The distribution of the random sample is: The distribution of the number of ones in N independent Bernoulli trials is: The joint probability to observe the sample x and the number k Visual Recognition Tutorial

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**Example – 2: Bernoulli Distribution**

The conditional probability of x given the number k of ones: Thus Visual Recognition Tutorial

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**236607 Visual Recognition Tutorial**

Example - 3 Assume that X is distributed according to the Gaussian density with mean m=0 and variance s 2=1. (A) What is the probability that x =0 ? Assume that Y is distributed according to the Gaussian density with mean m=1 and variance s2=1. (B) What is the probability that y =0 ? Given a distribution: Pr(Z=z)=1/2Pr(X=z)+1/2Pr(Y=z) known as a mixture (i.e. ½ of the time points are generated by the X process and ½ of the time points by the Y process ). (C) If Z =0, what is the probability that the X process generated this data point ? Visual Recognition Tutorial

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**236607 Visual Recognition Tutorial**

Example – 3 solutions (A) Since p(x) is a continuous density, the probability that x=0 is (B) As in part (A), the probability that y=0 is (C) Let w0 (w1) be the state where the X (Y) process generates a data point. We want Pr(w0 |Z=0). Using Bayes’ rule and working with the probability densities to get the total probability: Visual Recognition Tutorial

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**236607 Visual Recognition Tutorial**

Example - 3 where Visual Recognition Tutorial

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**Example 4 The game of three doors**

A game: 3 doors, there is a prize behind one of them. You have to select one door. Then one of the other two doors is opened (not revealing the prize). At this point you may either stick with your door, or switch to the other (still closed) door. Should one stick with his initial choice, or switch, and does your choice make any difference at all? Visual Recognition Tutorial

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**236607 Visual Recognition Tutorial**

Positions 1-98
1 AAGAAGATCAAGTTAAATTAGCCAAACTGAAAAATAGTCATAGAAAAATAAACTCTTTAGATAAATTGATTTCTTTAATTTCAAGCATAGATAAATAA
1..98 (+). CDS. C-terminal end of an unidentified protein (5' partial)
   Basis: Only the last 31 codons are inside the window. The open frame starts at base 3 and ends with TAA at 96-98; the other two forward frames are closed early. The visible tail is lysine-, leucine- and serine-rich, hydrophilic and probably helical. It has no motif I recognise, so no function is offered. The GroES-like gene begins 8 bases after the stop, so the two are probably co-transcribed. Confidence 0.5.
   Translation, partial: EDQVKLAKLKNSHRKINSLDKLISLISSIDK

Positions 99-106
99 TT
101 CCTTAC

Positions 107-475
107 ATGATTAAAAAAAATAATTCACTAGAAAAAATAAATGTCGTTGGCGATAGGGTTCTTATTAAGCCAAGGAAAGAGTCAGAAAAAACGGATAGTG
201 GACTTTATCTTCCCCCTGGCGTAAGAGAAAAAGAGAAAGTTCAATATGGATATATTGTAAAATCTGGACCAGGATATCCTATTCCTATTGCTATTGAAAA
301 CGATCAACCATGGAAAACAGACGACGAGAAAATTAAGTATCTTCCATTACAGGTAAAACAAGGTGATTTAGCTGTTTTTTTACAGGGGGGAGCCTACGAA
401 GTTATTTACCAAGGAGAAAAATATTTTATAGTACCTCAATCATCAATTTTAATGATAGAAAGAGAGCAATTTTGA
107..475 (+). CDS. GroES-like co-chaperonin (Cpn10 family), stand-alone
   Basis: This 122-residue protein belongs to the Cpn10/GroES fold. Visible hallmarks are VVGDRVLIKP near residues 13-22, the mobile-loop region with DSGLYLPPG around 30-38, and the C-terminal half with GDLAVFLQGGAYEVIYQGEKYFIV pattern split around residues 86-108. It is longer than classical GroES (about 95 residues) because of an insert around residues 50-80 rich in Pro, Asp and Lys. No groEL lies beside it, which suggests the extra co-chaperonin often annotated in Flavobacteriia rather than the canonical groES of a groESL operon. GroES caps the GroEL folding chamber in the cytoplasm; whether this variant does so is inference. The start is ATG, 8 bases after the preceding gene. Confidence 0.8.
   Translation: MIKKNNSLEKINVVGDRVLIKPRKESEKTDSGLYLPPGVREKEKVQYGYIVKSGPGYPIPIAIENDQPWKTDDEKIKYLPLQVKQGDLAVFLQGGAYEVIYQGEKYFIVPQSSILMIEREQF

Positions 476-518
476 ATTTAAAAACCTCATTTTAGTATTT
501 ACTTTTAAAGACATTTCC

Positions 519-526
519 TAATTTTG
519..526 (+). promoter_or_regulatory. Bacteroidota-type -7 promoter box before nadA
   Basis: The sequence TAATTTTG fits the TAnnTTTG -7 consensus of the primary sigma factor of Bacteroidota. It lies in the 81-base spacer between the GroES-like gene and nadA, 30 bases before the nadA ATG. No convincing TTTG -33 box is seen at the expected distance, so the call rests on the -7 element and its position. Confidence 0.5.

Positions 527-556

The game of three doors Let Hi denote the hypothesis “the prize is behind the door i ”. Assumption: Suppose w.l.o.g.: initial choice of door 1,then door 3 is opened. We can stick with 1 or switch to 2. Let D denote the door which is opened by the host. We assume: By Bayes’ formula: Visual Recognition Tutorial

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**The game of three doors-the solutiion**

The denominator is a normalizing factor. So we get which means that we are more likely to win the prize if we switch to the door 2. Visual Recognition Tutorial

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**236607 Visual Recognition Tutorial**

Further complication A violent earthquake occurs just before the host has opened one of the doors; door 3 is opened accidentally, and there is no prize behind it. The host says “it is valid door, let’s let it stay open and go on with the game”. What should we do now? First, any number of doors might have been opened by the earthquake. There are 8 possible outcomes, which we assume to be equiprobable: d=(0,0,0),…,d=(1,1,1). A value of D now consists of the outcome of the quake, and the visibility of the prize; e.g., <(0,0,1),NO> We have to compare Pr(H1|D) vs. Pr(H2|D) . Visual Recognition Tutorial

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**The earthquake-continued**

Pr(D|Hi) hard to estimate, but we know that Pr(D|H3)=0 . Also from Pr(H3 , D)= Pr(H3 | D)Pr(D)= Pr(D|H3) Pr(H3) and from we have Pr(H3 | D)=0. Further, we have to assume that Pr(D|H1)= Pr(D|H2) (we don’t know the values, but we assume they are equal). Now we have Visual Recognition Tutorial

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**The earthquake-continued**

(why they are ½?) (Because and we get Also ) So, we might just as well stick with our choice. We have different outcome because the data here is of different nature (although looks the same). Visual Recognition Tutorial